CRC News – Week of July 10, 2017
The following email news update was shared with NCCRT members and partners on Friday, July, 14th, 2017. Please email firstname.lastname@example.org to subscribe to our regular email updates.
Register for Thursday, July 27th Webinar on Links of Care
Join us on Thursday, July 27th at 1:00pm ET for an NCCRT webinar, during which we will share what we’ve learned so far from our Links of Care pilot project. Registration is now open. The Links of Care pilots seek to improve colorectal cancer screening and follow up care for uninsured and underinsured patients by strengthening relationships between community health centers and the surrounding medical neighborhood. Speakers will include: Suzanne Lagarde, Julia Williams, Chris Singer and Kara Riehman, who will provide a brief overview of specific pilots, while also discussing implementation, workflows, partnerships, successes/challenges and lessons learned.
The webinar is open to NCCRT members, 80% by 2018 partners, CDC grantees, ACS Health Systems and Communications staff, and new partners interested in getting engaged in colorectal cancer screening efforts. You must be registered to join the webinar. Please visit this site to register and for additional background.
New Blog on the Great Plains Quality Innovation Network
A new 80% by 2018 Blog, featuring the work of the Great Plains Quality Innovation Network, an 80% by 2018 National Achievement Award Honoree, is now available. Learn about their “All teach, all learn” approach and their creative use of jelly beans to motivate providers! Thank you to Emily Bell for her work on the blog, and of course, special thanks to Nancy Beaumont and Judy Beck for sharing their incredible work with us!
If you or your colleagues would like to share on social media, you are welcome to use our shortened URL (http://ow.ly/WL2dI) and/or to retweet/repost the messages we’ve already shared through @NCCRTnews and facebook.com/coloncancerroundtable.
NCCRT Leadership News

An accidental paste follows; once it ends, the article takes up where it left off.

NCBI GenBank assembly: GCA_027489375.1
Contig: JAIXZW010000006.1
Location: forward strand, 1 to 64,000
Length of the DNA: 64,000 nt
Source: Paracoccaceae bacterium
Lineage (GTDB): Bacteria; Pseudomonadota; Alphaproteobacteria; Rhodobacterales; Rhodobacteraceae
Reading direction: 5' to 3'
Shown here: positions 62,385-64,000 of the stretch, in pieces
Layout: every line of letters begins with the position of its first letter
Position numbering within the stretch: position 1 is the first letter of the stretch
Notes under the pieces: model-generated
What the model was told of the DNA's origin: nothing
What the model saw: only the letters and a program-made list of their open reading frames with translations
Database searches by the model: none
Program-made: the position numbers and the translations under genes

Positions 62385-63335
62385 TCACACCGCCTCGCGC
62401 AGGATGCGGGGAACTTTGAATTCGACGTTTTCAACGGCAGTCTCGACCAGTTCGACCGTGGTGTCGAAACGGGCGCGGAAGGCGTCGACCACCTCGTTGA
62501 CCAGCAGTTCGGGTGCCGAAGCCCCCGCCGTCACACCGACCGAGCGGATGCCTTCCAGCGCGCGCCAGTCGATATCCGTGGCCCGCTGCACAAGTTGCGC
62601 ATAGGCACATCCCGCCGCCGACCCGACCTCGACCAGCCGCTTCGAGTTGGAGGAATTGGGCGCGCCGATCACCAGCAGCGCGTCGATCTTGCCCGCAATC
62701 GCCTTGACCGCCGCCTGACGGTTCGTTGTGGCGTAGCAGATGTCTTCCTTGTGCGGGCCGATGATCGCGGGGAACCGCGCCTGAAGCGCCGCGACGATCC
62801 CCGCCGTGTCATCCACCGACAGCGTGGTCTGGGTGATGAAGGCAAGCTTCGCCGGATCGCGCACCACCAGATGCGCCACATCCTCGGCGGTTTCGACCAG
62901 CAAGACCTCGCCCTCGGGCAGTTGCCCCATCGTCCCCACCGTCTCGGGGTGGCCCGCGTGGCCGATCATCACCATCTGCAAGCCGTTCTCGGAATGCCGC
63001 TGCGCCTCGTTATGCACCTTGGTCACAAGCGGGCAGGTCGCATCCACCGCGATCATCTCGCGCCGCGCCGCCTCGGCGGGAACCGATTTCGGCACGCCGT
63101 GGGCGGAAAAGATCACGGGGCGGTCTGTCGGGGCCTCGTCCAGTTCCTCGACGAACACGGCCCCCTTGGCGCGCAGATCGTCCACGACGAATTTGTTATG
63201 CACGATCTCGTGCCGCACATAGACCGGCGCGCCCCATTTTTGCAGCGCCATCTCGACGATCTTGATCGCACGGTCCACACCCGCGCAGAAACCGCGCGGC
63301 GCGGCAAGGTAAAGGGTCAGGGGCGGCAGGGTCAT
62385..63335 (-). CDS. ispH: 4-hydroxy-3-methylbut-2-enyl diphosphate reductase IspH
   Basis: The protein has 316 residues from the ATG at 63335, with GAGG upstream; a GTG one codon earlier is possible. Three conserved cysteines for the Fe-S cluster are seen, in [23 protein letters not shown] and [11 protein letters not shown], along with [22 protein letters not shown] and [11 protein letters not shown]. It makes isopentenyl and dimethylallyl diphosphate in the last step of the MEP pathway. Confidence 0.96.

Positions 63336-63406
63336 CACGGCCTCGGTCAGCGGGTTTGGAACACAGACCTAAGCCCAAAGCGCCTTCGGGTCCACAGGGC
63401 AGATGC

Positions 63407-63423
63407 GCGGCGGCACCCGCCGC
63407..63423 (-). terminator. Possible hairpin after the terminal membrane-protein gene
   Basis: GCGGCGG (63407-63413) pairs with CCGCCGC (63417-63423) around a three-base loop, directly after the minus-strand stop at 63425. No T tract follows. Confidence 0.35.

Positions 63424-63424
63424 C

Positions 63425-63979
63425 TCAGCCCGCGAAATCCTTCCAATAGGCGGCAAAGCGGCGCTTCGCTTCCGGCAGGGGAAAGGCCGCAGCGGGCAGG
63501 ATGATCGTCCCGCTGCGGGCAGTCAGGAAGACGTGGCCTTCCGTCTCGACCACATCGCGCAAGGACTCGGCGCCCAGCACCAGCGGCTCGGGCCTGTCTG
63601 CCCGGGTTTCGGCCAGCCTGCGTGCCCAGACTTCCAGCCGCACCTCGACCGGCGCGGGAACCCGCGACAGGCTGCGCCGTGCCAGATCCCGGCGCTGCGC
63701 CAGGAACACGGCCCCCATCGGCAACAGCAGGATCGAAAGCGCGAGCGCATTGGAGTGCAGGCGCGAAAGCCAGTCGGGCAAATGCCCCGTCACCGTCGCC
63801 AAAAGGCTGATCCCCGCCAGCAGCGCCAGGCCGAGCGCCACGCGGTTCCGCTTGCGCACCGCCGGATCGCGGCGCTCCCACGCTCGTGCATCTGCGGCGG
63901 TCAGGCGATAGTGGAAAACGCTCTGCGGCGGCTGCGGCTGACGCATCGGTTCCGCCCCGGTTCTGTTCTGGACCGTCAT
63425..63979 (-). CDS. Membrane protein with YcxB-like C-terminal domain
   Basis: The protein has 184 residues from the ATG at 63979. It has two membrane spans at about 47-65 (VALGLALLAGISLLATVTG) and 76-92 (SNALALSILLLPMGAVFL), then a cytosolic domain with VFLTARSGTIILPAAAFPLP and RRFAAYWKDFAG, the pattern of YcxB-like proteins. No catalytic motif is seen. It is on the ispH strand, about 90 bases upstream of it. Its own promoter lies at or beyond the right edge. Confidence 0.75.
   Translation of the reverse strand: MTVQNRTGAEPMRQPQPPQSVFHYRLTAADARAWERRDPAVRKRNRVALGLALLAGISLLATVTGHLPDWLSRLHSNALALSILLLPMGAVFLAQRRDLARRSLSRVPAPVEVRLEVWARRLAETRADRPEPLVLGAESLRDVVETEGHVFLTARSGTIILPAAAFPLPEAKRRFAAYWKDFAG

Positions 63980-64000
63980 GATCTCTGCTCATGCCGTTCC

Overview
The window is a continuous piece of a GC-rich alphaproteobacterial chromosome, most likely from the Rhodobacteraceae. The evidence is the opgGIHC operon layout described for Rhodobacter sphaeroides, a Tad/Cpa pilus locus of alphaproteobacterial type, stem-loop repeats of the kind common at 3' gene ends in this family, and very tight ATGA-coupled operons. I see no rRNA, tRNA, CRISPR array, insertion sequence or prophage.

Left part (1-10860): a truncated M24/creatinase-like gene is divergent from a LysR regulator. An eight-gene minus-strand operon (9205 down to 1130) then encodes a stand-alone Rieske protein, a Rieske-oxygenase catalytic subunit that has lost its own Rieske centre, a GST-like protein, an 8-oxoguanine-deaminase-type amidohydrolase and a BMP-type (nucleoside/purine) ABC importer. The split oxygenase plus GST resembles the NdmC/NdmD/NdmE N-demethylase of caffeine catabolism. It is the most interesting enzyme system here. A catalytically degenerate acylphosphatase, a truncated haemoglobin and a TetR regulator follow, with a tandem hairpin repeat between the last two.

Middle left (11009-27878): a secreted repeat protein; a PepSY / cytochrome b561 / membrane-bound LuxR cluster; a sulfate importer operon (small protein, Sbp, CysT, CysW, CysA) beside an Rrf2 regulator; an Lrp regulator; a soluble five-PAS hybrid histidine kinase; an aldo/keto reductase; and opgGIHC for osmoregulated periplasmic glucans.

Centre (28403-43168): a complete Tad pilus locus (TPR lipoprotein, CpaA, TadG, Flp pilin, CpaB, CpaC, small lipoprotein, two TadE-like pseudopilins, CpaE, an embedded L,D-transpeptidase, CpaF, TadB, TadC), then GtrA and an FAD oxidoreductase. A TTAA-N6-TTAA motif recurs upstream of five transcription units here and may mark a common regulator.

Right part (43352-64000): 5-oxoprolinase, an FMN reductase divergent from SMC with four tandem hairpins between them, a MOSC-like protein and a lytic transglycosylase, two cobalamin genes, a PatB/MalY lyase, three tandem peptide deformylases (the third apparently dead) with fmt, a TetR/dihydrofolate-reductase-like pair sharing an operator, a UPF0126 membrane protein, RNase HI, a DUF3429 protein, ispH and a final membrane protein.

We wanted to share the news that our friend and colleague, Holly Wolf, retired from her long career in public health at the end of June. We will miss Holly greatly, as she has been a smart and thoughtful colleague, who served in many different capacities, including as the long-time Co-Chair of the NCCRT Policy Action Task Group, along with fellow Co-Chair Lynda Flowers.
Having said that, we are grateful that Holly’s hand-picked replacement, Citseko Staples, Senior State and Local Campaign Manager of ACS CAN, has agreed to join Lynda as Co-Chair of the NCCRT’s Policy Action Task Group. Citseko combines a great policy mind with a deep understanding of field legislative activity around colorectal cancer screening across the states. She will be an excellent complement to Lynda’s Washington perspective. Thank you Citseko! Please join me in welcoming Citseko in her new role.
Replay Available of Webinar on How to Evaluate Activities to Increase CRC Screening and Awareness: Evaluation Toolkit
In case you missed it, you can access a replay of the June 27th webinar on our updated How to Evaluate Activities to Increase CRC Screening and Awareness: Evaluation Toolkit here. Special thanks to our excellent presenters: Cheryl Holm Hansen, Amanda Hane, Heather Dacus, Heather Brandt and Andi Dwyer!
As a reminder, all NCCRT webinars are archived and can be accessed here.
New Colon Cancer Alliance Grants Program